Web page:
It’s that same tradition of religious privilege, that same convention that One Does Not Mock Religious Beliefs, that also shields from scrutiny and criticism practices such as the condemnation of homosexuals, the denial of science and the withholding of medical treatments.
If you decide it’s wrong, out of respect, to make fun of someone’s belief in relatively benign things like winged horses, or magic wafers that turn into the body of Christ, on what basis do you condemn another man whose interpretation of his faith leads him to oppress women, kill his errant daughter or even blow up a family planning clinic?
This is why I believe that poking fun at religion is not just acceptable, it’s essential.
Paul: I don’t believe religion is undiscussable – in fact I like that it’s talked about. I don’t think that it’s unmockable either. If the satire is aimed at all the items you listed, then that needs to happen.
Believe it or not, but Christians I know would be against all those things too. We don’t meet on Sunday mornings to discuss how best to massacre another religious minority, or even how to deny science. I know Christians who’ve been in the Pride March – and I know none who’ve protested against it.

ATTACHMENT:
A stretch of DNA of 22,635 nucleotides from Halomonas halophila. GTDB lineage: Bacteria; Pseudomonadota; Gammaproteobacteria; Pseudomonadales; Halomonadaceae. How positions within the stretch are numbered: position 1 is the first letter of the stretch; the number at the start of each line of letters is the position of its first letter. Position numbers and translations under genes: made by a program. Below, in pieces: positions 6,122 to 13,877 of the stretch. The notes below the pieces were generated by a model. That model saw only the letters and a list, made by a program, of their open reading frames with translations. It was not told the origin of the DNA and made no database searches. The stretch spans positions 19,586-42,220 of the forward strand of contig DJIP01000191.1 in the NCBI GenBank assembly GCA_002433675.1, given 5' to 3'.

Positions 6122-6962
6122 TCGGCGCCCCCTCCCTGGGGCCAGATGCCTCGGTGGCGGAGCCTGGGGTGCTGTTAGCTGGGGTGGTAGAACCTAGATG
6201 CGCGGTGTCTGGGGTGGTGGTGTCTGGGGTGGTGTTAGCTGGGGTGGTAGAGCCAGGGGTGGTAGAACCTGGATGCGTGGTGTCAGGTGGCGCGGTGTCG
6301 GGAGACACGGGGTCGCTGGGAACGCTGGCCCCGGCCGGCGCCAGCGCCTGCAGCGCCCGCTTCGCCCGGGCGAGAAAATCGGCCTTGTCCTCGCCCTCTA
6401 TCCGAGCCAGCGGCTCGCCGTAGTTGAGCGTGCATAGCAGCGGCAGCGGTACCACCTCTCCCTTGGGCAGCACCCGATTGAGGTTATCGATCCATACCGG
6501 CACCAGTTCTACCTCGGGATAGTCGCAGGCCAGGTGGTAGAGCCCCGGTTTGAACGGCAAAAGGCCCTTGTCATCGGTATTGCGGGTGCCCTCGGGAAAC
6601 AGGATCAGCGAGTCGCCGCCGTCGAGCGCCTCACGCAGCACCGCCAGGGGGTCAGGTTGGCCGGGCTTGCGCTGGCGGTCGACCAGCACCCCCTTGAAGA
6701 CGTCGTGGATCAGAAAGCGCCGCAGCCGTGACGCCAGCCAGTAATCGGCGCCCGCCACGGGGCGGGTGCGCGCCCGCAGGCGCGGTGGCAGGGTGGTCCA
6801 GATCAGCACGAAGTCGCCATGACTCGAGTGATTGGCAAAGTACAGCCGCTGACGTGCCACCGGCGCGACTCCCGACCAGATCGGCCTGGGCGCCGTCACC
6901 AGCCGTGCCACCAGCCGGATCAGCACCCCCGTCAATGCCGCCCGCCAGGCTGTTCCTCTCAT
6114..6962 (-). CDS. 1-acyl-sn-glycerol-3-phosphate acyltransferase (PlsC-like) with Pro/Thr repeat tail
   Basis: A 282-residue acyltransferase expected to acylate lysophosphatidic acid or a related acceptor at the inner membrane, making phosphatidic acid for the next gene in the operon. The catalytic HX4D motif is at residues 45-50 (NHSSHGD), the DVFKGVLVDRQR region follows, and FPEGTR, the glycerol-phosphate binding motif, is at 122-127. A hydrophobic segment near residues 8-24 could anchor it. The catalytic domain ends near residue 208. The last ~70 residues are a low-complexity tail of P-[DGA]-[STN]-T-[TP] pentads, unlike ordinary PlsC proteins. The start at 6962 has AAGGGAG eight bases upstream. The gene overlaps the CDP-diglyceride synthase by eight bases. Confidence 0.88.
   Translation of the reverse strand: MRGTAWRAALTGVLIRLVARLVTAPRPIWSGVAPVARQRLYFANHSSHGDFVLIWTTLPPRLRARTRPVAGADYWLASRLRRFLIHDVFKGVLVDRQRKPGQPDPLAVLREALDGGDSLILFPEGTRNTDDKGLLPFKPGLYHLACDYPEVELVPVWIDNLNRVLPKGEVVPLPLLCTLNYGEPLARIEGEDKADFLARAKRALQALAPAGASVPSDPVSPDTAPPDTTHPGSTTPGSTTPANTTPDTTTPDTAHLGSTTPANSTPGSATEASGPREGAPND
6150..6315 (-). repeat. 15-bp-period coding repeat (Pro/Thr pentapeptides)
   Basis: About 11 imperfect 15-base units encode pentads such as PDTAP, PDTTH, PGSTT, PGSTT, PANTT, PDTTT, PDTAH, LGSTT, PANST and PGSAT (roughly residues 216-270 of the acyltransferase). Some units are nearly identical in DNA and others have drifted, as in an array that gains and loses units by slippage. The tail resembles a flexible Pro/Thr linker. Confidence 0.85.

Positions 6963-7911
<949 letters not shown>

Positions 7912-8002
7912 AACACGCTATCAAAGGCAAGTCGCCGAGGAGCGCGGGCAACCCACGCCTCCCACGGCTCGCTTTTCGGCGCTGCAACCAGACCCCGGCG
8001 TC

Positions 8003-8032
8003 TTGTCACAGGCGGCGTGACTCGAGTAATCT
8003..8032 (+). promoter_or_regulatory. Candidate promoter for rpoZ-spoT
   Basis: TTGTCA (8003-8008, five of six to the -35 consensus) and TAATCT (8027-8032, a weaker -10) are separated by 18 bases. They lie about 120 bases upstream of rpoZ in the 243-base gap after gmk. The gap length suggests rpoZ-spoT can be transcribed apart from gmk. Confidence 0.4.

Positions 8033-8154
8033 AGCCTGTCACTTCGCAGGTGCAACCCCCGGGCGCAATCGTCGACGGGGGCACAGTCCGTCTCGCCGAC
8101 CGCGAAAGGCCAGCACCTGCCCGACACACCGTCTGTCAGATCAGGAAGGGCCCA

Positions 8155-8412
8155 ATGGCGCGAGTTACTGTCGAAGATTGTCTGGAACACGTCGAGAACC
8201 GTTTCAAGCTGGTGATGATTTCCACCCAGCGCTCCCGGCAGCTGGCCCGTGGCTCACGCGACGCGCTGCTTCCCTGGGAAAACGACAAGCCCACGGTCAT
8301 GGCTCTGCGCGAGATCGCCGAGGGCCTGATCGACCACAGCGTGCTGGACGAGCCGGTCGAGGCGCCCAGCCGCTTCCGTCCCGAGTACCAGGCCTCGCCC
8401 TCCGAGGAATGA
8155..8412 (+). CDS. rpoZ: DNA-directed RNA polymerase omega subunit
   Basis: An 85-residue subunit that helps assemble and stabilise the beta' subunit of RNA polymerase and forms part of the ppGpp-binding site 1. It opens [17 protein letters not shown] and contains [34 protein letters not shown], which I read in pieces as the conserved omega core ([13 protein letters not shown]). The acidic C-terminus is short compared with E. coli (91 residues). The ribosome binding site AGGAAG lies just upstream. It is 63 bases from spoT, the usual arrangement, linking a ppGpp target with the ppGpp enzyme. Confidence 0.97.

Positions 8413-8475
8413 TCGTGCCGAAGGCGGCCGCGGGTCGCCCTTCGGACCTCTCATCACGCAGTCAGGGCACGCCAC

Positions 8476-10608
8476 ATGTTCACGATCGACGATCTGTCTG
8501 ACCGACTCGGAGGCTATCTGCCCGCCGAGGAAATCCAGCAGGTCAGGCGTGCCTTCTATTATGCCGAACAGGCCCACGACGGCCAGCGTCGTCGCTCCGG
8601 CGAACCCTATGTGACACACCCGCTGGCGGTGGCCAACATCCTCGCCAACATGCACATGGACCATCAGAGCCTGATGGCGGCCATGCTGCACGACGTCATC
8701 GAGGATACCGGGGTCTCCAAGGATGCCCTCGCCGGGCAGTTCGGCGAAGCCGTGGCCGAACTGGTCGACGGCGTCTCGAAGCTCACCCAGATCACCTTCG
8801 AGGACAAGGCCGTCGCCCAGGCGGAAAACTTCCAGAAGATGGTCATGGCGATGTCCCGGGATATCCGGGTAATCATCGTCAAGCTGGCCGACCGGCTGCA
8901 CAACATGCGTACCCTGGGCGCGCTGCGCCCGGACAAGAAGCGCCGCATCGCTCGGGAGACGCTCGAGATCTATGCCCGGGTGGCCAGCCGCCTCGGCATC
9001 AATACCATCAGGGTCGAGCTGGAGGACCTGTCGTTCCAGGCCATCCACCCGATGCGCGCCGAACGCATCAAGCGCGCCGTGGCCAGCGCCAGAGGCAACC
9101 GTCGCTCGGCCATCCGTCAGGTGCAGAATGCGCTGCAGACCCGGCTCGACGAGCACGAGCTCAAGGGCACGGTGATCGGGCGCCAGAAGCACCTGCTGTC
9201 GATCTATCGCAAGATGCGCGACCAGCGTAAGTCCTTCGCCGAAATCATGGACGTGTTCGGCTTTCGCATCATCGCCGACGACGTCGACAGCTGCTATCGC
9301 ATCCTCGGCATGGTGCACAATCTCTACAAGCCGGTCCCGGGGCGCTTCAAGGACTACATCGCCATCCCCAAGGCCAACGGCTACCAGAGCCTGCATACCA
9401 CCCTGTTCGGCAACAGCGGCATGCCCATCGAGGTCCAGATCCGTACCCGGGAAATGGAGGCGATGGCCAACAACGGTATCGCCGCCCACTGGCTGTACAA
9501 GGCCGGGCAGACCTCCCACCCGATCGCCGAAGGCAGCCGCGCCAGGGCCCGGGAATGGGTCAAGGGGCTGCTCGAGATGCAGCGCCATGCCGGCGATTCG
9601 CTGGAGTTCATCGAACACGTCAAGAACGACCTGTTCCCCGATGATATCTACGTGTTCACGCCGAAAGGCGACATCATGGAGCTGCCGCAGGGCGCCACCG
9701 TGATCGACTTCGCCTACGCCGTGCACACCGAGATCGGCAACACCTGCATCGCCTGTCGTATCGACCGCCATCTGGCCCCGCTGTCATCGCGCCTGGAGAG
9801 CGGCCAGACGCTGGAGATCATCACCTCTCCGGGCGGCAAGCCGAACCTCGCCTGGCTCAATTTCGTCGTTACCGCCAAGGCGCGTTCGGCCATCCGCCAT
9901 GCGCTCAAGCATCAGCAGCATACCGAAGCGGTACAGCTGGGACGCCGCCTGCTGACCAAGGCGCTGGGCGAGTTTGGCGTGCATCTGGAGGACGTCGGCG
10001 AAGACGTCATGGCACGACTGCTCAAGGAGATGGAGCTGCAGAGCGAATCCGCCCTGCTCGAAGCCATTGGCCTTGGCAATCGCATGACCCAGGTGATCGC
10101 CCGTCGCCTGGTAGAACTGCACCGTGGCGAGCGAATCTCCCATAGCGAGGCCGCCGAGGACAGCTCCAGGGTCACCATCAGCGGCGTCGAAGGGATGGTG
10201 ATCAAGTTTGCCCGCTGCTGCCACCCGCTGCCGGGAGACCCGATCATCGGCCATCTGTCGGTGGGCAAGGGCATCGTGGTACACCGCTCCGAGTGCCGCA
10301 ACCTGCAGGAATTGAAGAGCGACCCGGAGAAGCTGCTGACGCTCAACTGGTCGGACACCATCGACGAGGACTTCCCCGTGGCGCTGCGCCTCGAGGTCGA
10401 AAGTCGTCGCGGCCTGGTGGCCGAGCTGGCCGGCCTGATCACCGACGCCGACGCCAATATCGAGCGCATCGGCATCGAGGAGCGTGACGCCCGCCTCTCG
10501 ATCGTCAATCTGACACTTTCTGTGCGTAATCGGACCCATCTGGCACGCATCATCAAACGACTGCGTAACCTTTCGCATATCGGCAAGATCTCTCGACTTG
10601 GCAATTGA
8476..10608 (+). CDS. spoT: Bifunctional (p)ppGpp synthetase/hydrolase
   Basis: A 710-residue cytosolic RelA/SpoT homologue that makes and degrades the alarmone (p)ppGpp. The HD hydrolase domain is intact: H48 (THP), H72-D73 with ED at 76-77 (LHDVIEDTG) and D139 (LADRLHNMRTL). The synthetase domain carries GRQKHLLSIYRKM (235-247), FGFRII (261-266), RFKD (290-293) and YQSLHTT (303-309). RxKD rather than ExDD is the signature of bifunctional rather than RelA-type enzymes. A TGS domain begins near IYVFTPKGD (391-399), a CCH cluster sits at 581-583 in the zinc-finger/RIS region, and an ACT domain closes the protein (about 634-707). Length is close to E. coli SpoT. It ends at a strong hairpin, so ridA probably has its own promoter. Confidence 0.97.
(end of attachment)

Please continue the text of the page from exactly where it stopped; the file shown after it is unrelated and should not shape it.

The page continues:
Many of the areas you talk about occurred under Islam, yet anti-theist comedy routines hardly ever aim at Islam.
The aim is turned to the Christian God. It’s like wanting to have a go at the school bully but deciding he’s too dangerous, so picking on his nicer brother instead.
What is heartening is that both you and I are out for justice.
If you’re taking on Big Religion, then fair enough. Big Religion has been behind everything from the Crusades to 9/11, but then it has included several billion people, so really there are bound to be a few wrong ‘uns in there. If you get bad eggs, you don’t throw away all eggs.
The problem really is Big Humanity.
But yes, Catholic (and even Anglican) cover-ups, organised religious hatred, institutionalised homophobia… I stand against all of these things. Ministers in the Church often do not act on my behalf, just as the actions of our MPs often don’t reflect the rest of the nation’s wishes.
So mock and scrutinise the dark offshoots of Big Religion by all means. I just wish I heard more in comedy clubs going after those specific wrongs you mention, rather than the simplistic writing-off of Jesus as fictitious, or even, as I’ve heard several times, gags about Christ’s sex life.
Laughs of outrage, some walk-outs, no genital mutilation held to account.
I’m offended, but on the ground of lazy comedy; religion should have no immunity from mockery.
Nobody has the right never to be offended, but it’s nice to be nice, and when it gets personal, we reserve the right to tut, and maybe pray for the comedian.